On the equiangular spiral and how the narwhal got its horn

Michael Viney: D’Arcy Wentworth Thompson belongs on the same shelf as Charles Darwin

Paper nautilus: a glossy white fan of a shell, so fragile that the sun infused it, gleaming through every tight fold. Illustration: Michael Viney

Paper nautilus: a glossy white fan of a shell, so fragile that the sun infused it, gleaming through every tight fold. Illustration: Michael Viney

 

Once, walking the tideline on my first Greek island, I came upon a most beautiful oceanic artefact. It covered the palm of my hand and there weighed almost nothing: a glossy white fan of a shell, ribbed in a spiral curve to its cornucopia throat, and so fragile that the sun infused it, gleaming through every tight fold.

I’d found the paper nautilus, Argonauta argo, nest and backpack for a little seabed octopus. Aristotle, in History of Animals, pictured the creature rising to the surface “with its shell inverted, in order that it may go out more easily and navigate”, hoisting a membrane as a sail and thrusting out two tentacles as rudders. His whimsy lingered to inspire romantic poets, Byron among them.

I took my treasure back to London, packed in cotton wool. It survived for years, a precious curve of light on sundry bachelor window sills, until it fell, its magic shattered.

What brought this back was finding drawings in a book that analysed the geometric growth of such a shell: “If, instead of travelling with a uniform velocity, our point moves along the radius vector with a velocity increasing as its distance from the pole, then the path described is called an equiangular spiral.”

This is not really my kind of language. Nor, for that matter, is the logarithmic spiral, the Miraldi angle or the tetrakaidecahedron.

I was the wrong kind of schoolboy for mathematics and geometry, let alone physics. So why am I wrestling with a 100-year-old book so full of the stuff?

I was the wrong kind of schoolboy for mathematics and geometry, let alone logarithms or even, sadly, physics. So why am I wrestling with a 100-year-old book so full of the stuff (along with, as is widely agreed, some of the finest English prose in science)?

On Growth and Form, by D’Arcy Wentworth Thompson (1860-1948), has been kept in print by Cambridge University Press since 1917, inspiring followers in science and the arts as variously eminent as Alan Turing, Jackson Pollock, Stephen Jay Gould and Ludwig Mies van der Rohe. I had been quite ignorant of it until a recent BBC radio programme convinced me that the book belonged on the same shelf as Darwin’s On the Origin of Species. A bit late in life, I bought the paperback.

Thompson’s scientific challenge to Darwin is still, as the journal Nature puts it, “making waves in research” and driving neglected fields of study. The impossibly erudite Scottish professor, mathematician, classical scholar and zoologist at St Andrews University was mostly content with the theory of evolution. But he argued there was much more to the shapes of life than the process of natural selection.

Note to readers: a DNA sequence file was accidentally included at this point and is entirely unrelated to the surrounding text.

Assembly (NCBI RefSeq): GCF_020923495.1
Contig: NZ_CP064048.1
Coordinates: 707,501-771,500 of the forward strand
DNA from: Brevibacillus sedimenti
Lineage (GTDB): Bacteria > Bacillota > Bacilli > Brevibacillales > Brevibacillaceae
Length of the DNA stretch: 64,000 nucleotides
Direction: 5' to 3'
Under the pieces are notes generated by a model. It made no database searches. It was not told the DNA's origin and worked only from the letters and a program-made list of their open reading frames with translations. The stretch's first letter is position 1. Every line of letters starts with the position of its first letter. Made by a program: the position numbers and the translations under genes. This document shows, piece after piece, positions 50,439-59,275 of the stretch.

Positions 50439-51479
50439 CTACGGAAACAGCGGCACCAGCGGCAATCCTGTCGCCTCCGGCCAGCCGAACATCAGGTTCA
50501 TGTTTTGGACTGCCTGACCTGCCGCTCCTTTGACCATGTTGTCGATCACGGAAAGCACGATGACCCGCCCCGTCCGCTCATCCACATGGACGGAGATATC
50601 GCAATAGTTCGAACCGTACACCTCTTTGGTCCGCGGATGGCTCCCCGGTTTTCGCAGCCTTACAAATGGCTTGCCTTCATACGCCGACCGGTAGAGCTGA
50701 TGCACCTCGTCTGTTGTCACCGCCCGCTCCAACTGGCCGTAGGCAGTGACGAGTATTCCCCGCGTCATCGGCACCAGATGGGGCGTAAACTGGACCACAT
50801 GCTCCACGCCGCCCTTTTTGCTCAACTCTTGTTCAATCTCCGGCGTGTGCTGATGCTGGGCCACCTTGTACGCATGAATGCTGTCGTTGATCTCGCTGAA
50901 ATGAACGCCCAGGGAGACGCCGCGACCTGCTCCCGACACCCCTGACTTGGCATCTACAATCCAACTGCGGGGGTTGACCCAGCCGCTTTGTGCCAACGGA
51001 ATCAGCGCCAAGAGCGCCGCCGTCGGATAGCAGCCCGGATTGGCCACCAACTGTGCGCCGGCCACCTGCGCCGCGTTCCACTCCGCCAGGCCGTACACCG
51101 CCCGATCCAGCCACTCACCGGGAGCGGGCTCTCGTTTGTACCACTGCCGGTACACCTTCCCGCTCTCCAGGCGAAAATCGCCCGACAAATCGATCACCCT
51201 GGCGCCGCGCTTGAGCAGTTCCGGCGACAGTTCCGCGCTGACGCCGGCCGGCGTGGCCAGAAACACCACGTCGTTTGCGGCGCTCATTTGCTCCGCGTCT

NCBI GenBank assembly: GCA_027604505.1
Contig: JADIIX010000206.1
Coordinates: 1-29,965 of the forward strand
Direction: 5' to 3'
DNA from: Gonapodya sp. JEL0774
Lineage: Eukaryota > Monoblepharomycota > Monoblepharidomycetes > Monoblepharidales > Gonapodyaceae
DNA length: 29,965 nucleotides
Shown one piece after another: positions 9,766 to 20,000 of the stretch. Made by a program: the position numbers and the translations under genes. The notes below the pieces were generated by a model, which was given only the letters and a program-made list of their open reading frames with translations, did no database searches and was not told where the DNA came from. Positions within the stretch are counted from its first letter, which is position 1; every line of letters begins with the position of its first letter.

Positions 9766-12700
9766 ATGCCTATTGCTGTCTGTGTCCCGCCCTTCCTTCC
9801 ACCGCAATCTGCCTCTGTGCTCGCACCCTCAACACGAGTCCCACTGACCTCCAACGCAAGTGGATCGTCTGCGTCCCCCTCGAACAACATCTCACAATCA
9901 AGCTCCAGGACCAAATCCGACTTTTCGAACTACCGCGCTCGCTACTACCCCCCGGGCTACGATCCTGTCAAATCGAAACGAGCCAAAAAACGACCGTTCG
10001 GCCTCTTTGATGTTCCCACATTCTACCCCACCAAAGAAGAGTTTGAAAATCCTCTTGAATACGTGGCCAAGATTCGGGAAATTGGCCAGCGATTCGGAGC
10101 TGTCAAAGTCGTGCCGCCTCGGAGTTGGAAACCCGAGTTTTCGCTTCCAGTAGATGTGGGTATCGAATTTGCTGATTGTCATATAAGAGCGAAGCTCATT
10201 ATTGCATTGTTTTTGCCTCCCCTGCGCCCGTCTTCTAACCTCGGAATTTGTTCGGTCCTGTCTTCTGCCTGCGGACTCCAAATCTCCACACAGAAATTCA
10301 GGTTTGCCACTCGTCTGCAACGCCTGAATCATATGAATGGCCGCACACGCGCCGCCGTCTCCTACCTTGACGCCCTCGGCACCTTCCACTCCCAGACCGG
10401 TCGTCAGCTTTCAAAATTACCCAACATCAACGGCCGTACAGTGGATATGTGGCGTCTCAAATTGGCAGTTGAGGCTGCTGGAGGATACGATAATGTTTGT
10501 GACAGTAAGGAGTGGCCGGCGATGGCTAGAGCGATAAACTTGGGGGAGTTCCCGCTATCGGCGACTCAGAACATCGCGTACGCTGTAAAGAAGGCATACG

Selection accounts for the myriad forms of species by an ongoing winnowing that favours forms and structures best fitted to survive. Thompson, writing before the science of genetic inheritance, preferred to settle for forces affecting growth in the here and now.

“Cell and tissue, shell and bone, leaf and flower,” he wrote, “are so many portions of matter and it is in obedience to the laws of physics that their principles have been moved, moulded and conformed.”

Today, for example, researchers in “mechanobiology” find his theory borne out in cells that “squeeze, flex, stretch and pull on their surroundings and each other, exerting force as they do so”, according to Nature.

Even when not shaped directly by physical forces, Thompson theorised, species can take the ideal forms to suit structural problems

Even when not shaped directly by physical forces, Thompson theorised, species can take the ideal forms to suit structural problems. As Stephen Jay Gould put it, Thompson’s equiangular spirals of paper nautilus and other molluscs apply also to “ram horns and paths of moths flying to light, as the only way to coil and maintain the same shape as size increases . . .”

Another kind of horn, the single tusk of the narwhal, presented a different puzzle. As Thompson wrote, “the only tooth in the creature’s head to come to maturity, it grows to an immense and apparently unwieldy size, say to 8 or even 9 ft long; it never curves or bends, but grows as straight as straight can be – a very singular and exceptional thing.

“It looks as though it were twisted, but really carries on its straight axis a screw of several contiguous low-pitched threads [that] wind evenly and continuously from one end of the tusk to the other, even extending to its root, deep-set in the socket or alveolus of the upper jaw . . .

“I cannot see how to avoid believing that the narwhal’s tooth must revolve . . . very slowly on its longitudinal axis, all the while it grows – however strange, anomalous and hard to imagine such a mode of growth may be.”

Each stroke of the narwhal’s tail, driving forward, he decided, transmits a repeated and ultimate twist to the horn

Thompson found a possible answer in the way a dolphin swims. Each stroke of the narwhal’s tail, driving forward, he decided, transmits a repeated and ultimate twist to the horn. “The horn does not twist round in perfect synchronism with the animal, but the animal (so to speak) goes slowly, slowly, little by little, round its own horn!”

Michael Viney’s Reflections on Another Life, a selection of columns from the past four decades, is available from irishtimes.com/irishtimesbooks; viney@anu.ie

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